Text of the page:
Propositions made by Governor Hunter to the Sachims of the Five Nations, Albany, Aug. 16, 1710. I am glad to see so many of your Sachims come, with whom I shall be glad to treat off affairs for yr. wellfare and to renew the Covenant Chaine. Brethren, I was willing to take ye first uppertunity possible to meet you to renew ye Covenant Chain on behalf of all H.M. subjects on ye north Content. of America, which I do now in a most solemn manner, and doe assure of H.M. protection and assistance so long as you keep the same inviolable, and as a toaken of H.M. kindness to you for your former services to this Government, has sent by me a present to be given to you wh. you will now receive. I am inform'd that ye French of Canada have made it their continuall practice by their deluding Jesuits and other missionaries to draw you off from your fidelity to H.M. and to raise divisions among you, but I suppose ye long experience you have had in their malltreating, and ye many ill actions they have been guilty off, will be sufficient inducements to keep you firm to those that have always been your frinds, and to secure you from hearkning to any of their false insinuations, they have had some messengers lately in your country, I would fain know what propositions have been made to you, and what answer ye French receiv'd to their message, and why ye messenger of this Government who was then at Onnondage was not made acquainted with your answer to them. I desire also to be inform'd what you know of the French transactions with their Indians, and what expedient you can propose to bring them off. I am glad you are now sinceible that it is for your advantage and security that ye Farr Nations have a free passage throu your country to come and trade here, you could not see throu it at first, but ye only way to strenthen you and us, and weaken ye enemy is to have as many brought into ye Covenant Chain as possible, and therefore I must exhort you to persist in that resolution, and give ye farr Indians all suitable incouragement imaginable, as you see the Great Queen to strenthen this Government has been pleased to send a great number of people with me to setle here. Those of your Nation who have been lately in England, have made it their application to ye Great Queen to send missionaries amongst them to instruct them in ye religion and worship of ye son of god, the Savior of ye world, I desire to know whether you approve of it, and if you will be satisfyed to have a garrison planted in one or more of your castles, and a chapel or chapels built there, and ye place fortify'd for your defence and protection. That to convince ye great Queen and her Govt. under her of ye sincerity of your intentions in your allegiance and fidelity, you will for the future receive no french priests or emmisaries amongst you, else we must not look upon you sincere in yr. promise of keeping ye Covenant Chain bright. I am concern'd to hear ye complaints of severall of the inhabitants that live above Schinnectady, who suffer'd much by your young men's killing their creatures last year, and plundring their houses, this is not acting like brethren and frinds. I hope you will take care that no such abuses be committed for ye future. I understand that divers of your people design to go out a—fighting against the flattheads, who have not injured you, and are a peaceable people. It is better for you to hunt neer home, since you know not what designs the French may have against you. By the last Fleet that came from great Brittain to Boston H.M. sent some troops to act offensively against ye common enemy, and some more ships are speedily expected, by wh. we may have some news, therefore it wil not be adviceable for ye brethren to go farr from home, not knowing what occasion there may be to joyn our forces together. Your brethren who have been in England and have seen the great Queen and her Court have no doubt inform'd you how vain and groundless the French boasting has been all a long, how our great Queen's armeys have year after year routed all his forces, taken his townes, and is at this time near his principall town and seat of Government, H.M. has sent them as a pledge of her protection, and as a memoriall to them of their fidelity a medall for each Nation with her royall effigie on one side, and ye last gain'd batle on ye other, wh. as such she desires may be kept in your respective Castles for ever, she has also sent her picture on silver twenty to each Nation to be given to ye chiefe warriors, to be worn about their necks as a token, that they shall always be in a readynesse to fight under her banner against the common enemy. The Sachims of ye Five Nations were told that H.E. had order'd them a live bullok for each Nation besides bread and other provisions, wh. they might dispose of as they thought fitt. The presents that were given to ye Five Nations were, 100 fuzees, 1000lb powder, 2500 flints, 5 pr. strouds, 2½ pr. blankets, 2 pr. duffels, 20 doz. knifes, 50 looking glases, 75 shirts, 25 kitles, 70 hatchatts, 25 lb. paint, 500 barrs of lead, 5 gros of tobaco pipes, 150 lb. tobacco.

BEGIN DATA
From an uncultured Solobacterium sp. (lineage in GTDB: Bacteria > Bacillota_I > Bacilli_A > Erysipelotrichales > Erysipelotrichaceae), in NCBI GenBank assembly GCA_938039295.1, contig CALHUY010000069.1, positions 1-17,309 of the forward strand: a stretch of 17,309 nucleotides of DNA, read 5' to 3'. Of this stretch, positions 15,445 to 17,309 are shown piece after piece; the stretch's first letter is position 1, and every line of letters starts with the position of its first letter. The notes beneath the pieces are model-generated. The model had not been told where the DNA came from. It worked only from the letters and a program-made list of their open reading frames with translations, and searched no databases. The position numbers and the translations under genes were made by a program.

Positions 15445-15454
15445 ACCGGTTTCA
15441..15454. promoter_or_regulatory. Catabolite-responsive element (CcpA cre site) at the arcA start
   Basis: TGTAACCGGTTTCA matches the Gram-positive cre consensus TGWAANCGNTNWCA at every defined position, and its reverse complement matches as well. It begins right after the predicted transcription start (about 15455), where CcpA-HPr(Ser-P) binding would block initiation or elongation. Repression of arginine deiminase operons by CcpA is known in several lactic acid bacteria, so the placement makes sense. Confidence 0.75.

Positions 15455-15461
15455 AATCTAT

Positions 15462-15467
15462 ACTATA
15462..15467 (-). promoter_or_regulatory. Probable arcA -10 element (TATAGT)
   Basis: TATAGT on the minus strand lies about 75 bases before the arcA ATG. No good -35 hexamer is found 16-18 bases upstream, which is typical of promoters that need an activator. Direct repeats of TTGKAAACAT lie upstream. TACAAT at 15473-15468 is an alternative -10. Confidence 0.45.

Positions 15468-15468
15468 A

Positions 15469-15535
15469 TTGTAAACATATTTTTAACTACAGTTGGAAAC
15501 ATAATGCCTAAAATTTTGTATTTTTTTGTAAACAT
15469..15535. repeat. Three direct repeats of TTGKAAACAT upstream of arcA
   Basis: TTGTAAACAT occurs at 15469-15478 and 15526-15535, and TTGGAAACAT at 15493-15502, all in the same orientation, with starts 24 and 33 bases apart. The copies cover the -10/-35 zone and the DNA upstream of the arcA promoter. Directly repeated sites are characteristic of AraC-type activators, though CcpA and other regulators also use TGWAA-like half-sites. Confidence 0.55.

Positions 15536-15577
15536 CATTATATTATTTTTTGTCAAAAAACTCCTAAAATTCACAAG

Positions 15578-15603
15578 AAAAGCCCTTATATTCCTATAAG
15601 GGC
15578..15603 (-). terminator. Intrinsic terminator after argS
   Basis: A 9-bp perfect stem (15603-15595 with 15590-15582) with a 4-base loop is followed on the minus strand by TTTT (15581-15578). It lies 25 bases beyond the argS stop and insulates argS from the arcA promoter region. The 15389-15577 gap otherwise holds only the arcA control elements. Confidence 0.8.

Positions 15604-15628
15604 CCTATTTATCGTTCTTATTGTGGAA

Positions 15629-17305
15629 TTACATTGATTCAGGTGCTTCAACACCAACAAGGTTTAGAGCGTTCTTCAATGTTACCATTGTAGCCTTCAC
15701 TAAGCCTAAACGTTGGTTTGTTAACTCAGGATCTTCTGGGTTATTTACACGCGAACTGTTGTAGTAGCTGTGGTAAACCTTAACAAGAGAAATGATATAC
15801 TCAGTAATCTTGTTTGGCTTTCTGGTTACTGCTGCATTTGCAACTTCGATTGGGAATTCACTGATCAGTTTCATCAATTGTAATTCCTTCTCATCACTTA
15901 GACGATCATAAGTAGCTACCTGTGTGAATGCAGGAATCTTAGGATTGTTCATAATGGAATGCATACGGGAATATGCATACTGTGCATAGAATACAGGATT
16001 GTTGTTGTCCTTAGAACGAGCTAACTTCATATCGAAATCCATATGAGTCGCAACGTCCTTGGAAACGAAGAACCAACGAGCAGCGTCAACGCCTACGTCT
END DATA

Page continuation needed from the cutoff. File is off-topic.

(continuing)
Propositions made by Governor Hunter to ye River Indians and Skaahkook Indians in Albany, Aug. 17, 1710. Children, I thank you for your kind congratulatory proposition. It shall not be wanting in me to give you all incouragement imaginable, and I am directed by ye Great Queen to assure you of her assistance and protection, so long as you shall behave yourselvs obedient and faithfull subjects, and be ready at all times to fight under her banner against ye common enemy, and as a token of H.M. kindness to you for yr. past services to this goverment and future encouragement, she has sent a present with me wh. you will now receive. I came up to Albany as soon as I could conveniently to renew the Covenant Chain, wh. I do now with you, my children, in ye behalf of all H.M. subjects on ye North Continent of America, in the most solemn manner, not doubting the continuation of your fidelity and obedience, wh. will ever be attended with a suitable reward from me, and to remove your fear of ye enemy's annoying you, by being bare and uncover'd in ye place of your habitation at Skaahkook, I will cause to build you a stockado fort for yr. security, and must exhort you to keep together, and not to suffer your people to stragle, but use all endeavors to encrease your number by perswading those that have left you to return to their ancient habitations. You see the care H.M. has of this Province by sending so many people with me to setle here, and ye more numerous her subjects are, ye lesse you need to fear ye incorsions of ye enemy, however be watchfull, and let not ye french or their emissaries lull you asleep, but be upon your guard, for ye security of yr. wifes and children, and not to go too farr a hunting, but be neer upon occasion, there being already severall troops come from great Brittain to Boston by ye last fleet, and more ships being expected, we know not how soon there may be occasion of joyning our forces together. I hear you have for ye present no more Sachims at Shaahkook but one, the others being dead. I must recommand to you to nominat two other fitt persons for that station, and I will confirm and ratify your choise provided they be fitt and qualifyed for that office. The present given to the River Indians was:—15 fuzees, 1 pr. strouds, 6 blankets, ½ pr. duffels, 3 doz. knifes, 8 kitles, 1 barl. pouder, 100 bars of lead, 100 flints, 20 hatchats, 2½ lb. of paint, 30 lb. tobacco, 1 gros of pipes.